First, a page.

McDonald Observatory Receives $190,000 NASA Grant; Will Train Texas Elementary, Middle School Teachers in Science Education
7 February 2008
AUSTIN, Texas —The University of Texas at Austin McDonald Observatory has been awarded a grant of about $190,000 from NASA to train teachers across the state in science education. The project will develop, test and implement professional development workshops for 500 Texas teachers of grades 3-8 that will be delivered via videoconference.
In Texas, students are tested on science in the fifth, eighth and 10th grades. This training program will specifically address questions that Texas students score low on in the fifth-grade standardized test (the Texas Assessment of Knowledge and Skills).
McDonald Observatory is partnering with the Texas Regional Collaboratives for Excellence in Science and Mathematics Teaching in this project, and that group is contributing funding for the state-wide effort as well. Additional monies will come from McDonald Observatory’s Cynthia and George Mitchell Foundation Education Endowment. Altogether, the two-year project will cost about $250,000.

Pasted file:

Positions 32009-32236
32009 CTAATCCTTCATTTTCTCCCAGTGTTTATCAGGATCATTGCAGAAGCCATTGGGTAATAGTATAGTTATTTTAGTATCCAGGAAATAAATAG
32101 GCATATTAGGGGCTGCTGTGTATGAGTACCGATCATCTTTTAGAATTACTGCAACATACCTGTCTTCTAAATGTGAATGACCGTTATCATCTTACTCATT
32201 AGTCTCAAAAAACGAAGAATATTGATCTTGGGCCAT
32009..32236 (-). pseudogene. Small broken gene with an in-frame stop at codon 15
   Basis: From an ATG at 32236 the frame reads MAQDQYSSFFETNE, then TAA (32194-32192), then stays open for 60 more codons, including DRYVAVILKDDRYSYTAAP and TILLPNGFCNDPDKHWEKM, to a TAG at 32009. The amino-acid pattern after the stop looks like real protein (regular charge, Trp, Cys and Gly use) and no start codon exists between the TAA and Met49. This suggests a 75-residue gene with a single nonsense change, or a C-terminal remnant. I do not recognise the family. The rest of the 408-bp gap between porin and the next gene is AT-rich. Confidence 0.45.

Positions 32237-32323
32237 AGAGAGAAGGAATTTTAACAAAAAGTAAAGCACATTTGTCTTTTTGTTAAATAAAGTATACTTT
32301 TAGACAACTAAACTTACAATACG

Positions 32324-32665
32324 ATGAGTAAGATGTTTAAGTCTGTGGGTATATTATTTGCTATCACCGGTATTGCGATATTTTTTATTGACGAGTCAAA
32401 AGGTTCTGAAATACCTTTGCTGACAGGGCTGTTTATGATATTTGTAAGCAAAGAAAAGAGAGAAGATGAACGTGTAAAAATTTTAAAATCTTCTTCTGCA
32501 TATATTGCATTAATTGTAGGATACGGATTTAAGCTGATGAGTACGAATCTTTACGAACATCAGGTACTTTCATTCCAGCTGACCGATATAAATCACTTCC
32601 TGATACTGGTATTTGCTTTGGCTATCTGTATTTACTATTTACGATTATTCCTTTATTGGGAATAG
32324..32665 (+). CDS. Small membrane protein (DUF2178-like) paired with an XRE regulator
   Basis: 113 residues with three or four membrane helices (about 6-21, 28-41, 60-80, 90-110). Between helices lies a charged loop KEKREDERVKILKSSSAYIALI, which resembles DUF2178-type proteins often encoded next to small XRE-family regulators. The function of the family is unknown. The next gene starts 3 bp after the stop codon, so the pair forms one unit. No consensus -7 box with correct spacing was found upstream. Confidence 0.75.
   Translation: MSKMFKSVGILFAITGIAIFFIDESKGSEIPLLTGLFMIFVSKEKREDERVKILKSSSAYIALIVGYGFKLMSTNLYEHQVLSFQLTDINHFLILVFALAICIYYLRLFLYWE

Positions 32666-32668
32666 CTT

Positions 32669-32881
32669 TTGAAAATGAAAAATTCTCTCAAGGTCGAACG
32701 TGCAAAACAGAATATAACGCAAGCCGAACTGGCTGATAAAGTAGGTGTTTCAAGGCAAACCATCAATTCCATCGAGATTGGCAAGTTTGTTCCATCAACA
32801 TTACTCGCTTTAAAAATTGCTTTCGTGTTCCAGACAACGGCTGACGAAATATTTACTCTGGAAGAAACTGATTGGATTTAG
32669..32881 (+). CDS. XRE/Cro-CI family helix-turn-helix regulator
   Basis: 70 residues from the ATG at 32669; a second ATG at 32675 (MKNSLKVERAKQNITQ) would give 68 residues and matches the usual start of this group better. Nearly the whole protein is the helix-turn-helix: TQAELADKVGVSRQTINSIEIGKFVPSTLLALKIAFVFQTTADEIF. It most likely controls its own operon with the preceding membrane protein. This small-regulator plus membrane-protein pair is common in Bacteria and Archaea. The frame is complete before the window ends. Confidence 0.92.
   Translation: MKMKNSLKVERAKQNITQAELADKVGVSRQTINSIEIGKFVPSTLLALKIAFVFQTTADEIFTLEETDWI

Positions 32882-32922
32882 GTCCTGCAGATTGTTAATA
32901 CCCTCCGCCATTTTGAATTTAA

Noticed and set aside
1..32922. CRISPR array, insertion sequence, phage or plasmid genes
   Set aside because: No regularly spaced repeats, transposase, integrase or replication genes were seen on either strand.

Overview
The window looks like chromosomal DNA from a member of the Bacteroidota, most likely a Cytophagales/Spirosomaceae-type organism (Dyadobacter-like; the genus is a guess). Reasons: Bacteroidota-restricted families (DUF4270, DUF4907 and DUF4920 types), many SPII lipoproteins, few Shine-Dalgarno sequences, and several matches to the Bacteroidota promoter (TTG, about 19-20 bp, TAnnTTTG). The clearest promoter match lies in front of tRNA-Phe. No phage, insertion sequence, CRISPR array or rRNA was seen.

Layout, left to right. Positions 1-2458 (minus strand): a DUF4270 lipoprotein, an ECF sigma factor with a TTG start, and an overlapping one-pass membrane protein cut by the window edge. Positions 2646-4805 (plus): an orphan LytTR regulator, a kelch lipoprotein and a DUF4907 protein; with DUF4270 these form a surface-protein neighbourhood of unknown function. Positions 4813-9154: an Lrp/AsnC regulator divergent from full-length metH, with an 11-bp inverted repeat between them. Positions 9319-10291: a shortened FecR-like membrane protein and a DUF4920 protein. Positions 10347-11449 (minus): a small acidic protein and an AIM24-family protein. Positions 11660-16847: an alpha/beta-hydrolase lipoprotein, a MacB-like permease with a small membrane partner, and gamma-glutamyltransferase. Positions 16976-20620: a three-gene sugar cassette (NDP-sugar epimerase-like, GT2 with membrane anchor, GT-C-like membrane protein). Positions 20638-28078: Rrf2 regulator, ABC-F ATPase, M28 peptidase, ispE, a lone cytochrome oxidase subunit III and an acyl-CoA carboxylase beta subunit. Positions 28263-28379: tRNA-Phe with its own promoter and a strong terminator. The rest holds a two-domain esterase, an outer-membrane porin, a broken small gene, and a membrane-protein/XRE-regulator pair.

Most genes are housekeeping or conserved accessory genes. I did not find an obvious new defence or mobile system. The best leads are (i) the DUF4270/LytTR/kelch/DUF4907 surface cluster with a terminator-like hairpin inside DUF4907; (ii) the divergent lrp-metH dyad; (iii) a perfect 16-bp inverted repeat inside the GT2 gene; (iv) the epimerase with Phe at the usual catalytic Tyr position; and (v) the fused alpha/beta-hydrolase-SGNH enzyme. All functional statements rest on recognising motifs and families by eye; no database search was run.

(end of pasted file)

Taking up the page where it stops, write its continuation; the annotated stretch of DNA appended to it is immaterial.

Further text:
The training program will meet a pressing demand. McDonald Observatory has hosted professional development workshops for teachers at its West Texas mountaintop site since 2002. Today, applications far exceed the number of available spots for teachers. And many more teachers may not apply, due to the Observatory’s remote location. But in a state the size of New England, New York, Pennsylvania, Ohio and Indiana combined, it’s not always easy for the Observatory to come to them.
In recent years, the Observatory has piloted a teacher training program that solves that problem using videoconferencing. This new NASA grant will enable the Observatory and its partner, the Texas Regional Collaboratives, to make these videoconference training sessions available to teachers across the state.
In the first year, representatives from regions across Texas will attend a three-day, two-night workshop at McDonald Observatory in Fort Davis. They will work with the Observatory’s kindergarten-to-12th grade education team to design a teacher training videoconference for their region. In the second year, the videoconferences will be tested and implemented.
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